The Dual Channel Voltage and Current Monitor project was created as I needed a way to look at the voltage and current going into an Adafruit Powerboost 1000c module and through the soft switch circuit that I built from Mosaic Industries Raspberry Pi ON/OFF Power Controller. I wanted to be able to monitor the voltage and current coming out of the controller and going into the Raspberry Pi.
The project is based on the Adafruit INA219 High Side DC Current Sensor Breakout and a Raspberry Pi Pico. The Raspberry Pi Pico is a bit overkill for this project, but I have a few on hand so that is what I choose to use.
- Adafruit INA219 High Side DC Current Sensor Breakout – 26V ±3.2A Max – STEMMA QT
NOTE: I had the older version of these on hand without the STEMMA QT connecters.
- Adafruit Monochrome 1.3″ 128×64 OLED graphic display – STEMMA QT / Qwiic
NOTE: I had the older version of these on hand without the STEMMA QT connecter.
- Raspberry Pi Pico
- Adafruit Panel Mount Extension USB Cable – Micro B Male to Micro B Female
- Adafruit Panel Mount USB Cable – B Female to Mini-B Male
- Adafruit Panel Mount USB Cable – A Male to A Female
NOTE: I had some similar ones on hand that plug into PC Motherboards, which I used instead.
- Adafruit Adafruit Perma-Proto Half-sized Breadboard PCB – Single
One was used for the Raspberry Pi Pico and the other for the 2 INA219 breakout boards.
- Radio Shack 10A/250V AC Binding Posts (2-Pack)
QTY: 4 (4 packs for a total 8 binding posts with 4 red and 4 black)
- Radio Shack Project Enclosure Box – 8 x 6 x 3″ Catalog №: 2701809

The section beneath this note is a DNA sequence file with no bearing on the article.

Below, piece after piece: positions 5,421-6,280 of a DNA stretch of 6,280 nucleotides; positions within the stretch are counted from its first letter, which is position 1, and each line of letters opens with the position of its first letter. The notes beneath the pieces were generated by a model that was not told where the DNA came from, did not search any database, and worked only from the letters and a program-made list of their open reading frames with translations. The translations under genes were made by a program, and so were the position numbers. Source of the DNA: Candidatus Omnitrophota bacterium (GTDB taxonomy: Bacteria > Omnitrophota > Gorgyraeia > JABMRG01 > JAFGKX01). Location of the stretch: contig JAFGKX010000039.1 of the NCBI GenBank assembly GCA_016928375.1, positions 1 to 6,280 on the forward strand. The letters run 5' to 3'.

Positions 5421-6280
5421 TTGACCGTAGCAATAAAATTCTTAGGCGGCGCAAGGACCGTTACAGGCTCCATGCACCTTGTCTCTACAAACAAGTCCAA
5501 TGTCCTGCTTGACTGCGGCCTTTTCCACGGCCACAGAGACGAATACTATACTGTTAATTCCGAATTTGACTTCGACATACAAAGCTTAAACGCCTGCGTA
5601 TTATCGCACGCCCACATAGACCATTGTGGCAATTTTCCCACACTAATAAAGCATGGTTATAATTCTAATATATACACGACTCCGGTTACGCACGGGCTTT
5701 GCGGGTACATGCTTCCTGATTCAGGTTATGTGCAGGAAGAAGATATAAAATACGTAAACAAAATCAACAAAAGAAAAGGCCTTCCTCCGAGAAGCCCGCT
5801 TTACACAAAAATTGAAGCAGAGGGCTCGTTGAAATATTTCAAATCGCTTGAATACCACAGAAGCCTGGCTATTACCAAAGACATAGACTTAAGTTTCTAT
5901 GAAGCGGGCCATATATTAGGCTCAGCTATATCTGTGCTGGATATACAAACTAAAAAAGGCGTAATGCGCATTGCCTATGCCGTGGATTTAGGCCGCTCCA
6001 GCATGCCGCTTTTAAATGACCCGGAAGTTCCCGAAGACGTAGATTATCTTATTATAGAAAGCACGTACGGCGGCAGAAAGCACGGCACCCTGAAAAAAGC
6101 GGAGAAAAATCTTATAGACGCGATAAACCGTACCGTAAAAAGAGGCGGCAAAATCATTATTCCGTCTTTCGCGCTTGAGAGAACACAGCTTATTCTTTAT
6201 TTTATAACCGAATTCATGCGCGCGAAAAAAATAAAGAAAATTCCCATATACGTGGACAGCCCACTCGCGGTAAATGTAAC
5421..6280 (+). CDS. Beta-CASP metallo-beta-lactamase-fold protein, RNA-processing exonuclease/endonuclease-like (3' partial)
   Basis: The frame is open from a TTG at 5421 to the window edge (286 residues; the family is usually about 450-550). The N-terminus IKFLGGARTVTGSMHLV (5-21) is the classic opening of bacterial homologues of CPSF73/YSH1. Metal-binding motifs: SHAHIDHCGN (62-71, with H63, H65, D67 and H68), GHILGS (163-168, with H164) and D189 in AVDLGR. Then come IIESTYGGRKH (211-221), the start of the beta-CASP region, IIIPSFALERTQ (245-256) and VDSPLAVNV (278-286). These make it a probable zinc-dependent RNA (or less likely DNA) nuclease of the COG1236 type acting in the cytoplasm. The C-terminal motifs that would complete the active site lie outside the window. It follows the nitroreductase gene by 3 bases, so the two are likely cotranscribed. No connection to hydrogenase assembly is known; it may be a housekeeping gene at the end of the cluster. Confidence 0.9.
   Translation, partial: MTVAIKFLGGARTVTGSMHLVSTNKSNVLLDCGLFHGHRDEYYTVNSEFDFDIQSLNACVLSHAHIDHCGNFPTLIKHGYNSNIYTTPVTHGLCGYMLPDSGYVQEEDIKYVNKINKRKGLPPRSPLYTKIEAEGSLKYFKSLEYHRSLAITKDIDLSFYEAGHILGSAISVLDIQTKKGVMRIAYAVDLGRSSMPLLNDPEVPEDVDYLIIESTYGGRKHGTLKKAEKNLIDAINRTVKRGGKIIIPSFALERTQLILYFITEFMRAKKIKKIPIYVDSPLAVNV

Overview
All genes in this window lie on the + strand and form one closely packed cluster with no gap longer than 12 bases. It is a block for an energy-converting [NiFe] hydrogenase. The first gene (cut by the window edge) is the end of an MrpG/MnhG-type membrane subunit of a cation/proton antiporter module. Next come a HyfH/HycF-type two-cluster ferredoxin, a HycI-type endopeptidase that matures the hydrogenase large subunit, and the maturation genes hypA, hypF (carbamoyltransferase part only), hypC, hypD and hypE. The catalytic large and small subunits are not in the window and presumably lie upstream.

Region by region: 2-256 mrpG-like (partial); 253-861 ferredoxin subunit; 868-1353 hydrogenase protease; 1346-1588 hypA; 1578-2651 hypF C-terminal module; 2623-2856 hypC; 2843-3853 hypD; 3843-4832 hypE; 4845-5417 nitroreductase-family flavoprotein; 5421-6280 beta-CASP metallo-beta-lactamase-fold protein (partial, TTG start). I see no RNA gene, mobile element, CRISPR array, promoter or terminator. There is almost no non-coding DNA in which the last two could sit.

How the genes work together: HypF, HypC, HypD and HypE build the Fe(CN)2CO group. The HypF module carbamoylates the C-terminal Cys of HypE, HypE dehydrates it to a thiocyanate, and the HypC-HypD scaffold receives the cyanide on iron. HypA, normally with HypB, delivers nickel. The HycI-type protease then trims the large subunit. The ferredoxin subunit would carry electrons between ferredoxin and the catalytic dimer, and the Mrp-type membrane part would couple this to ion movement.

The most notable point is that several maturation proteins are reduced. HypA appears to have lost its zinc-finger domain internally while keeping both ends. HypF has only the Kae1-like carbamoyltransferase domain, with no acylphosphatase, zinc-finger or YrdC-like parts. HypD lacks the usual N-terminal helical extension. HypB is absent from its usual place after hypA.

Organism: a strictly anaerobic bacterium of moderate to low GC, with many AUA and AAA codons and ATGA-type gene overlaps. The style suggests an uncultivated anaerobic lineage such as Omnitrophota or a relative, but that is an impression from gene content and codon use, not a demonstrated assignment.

- Glowforge Draftboard™ 12 x 20″
Used for inside front panel and mounting plate for Perma-Proto boards
- Glowforge Clear Acrylic 12 x 20 x 1/8″
Used for outside front panel
- Miscellaneous mounting hardware. Screws, nuts, and binding posts.
- Heat Shrink Tubing
- Hookup Wire
Next Steps/Going Further
The data transfer rate is extremely slow. It is good enough for what is being done here but it would be nice to capture more data points over the same period. Right now, the rate is about one set of measurements per minute. (It takes about 1.2 seconds to send one set of measurements.) One way to speed this up would be to move away from JSON and sending tab delimited data. I may create another version of the Raspberry Pi Pico and Windows software to send delimited data and see if there is an improvement. I would expect to get 4 to 5 times as many measurements in the same amount of time. It still is not very fast, but it would be an improvement.
- TaW had a good reply to SunAwtCanvas’s question regarding Chart Auto Scroll (Oscilloscope Effect). While I did not use the code verbatim, it did point me in the right direction.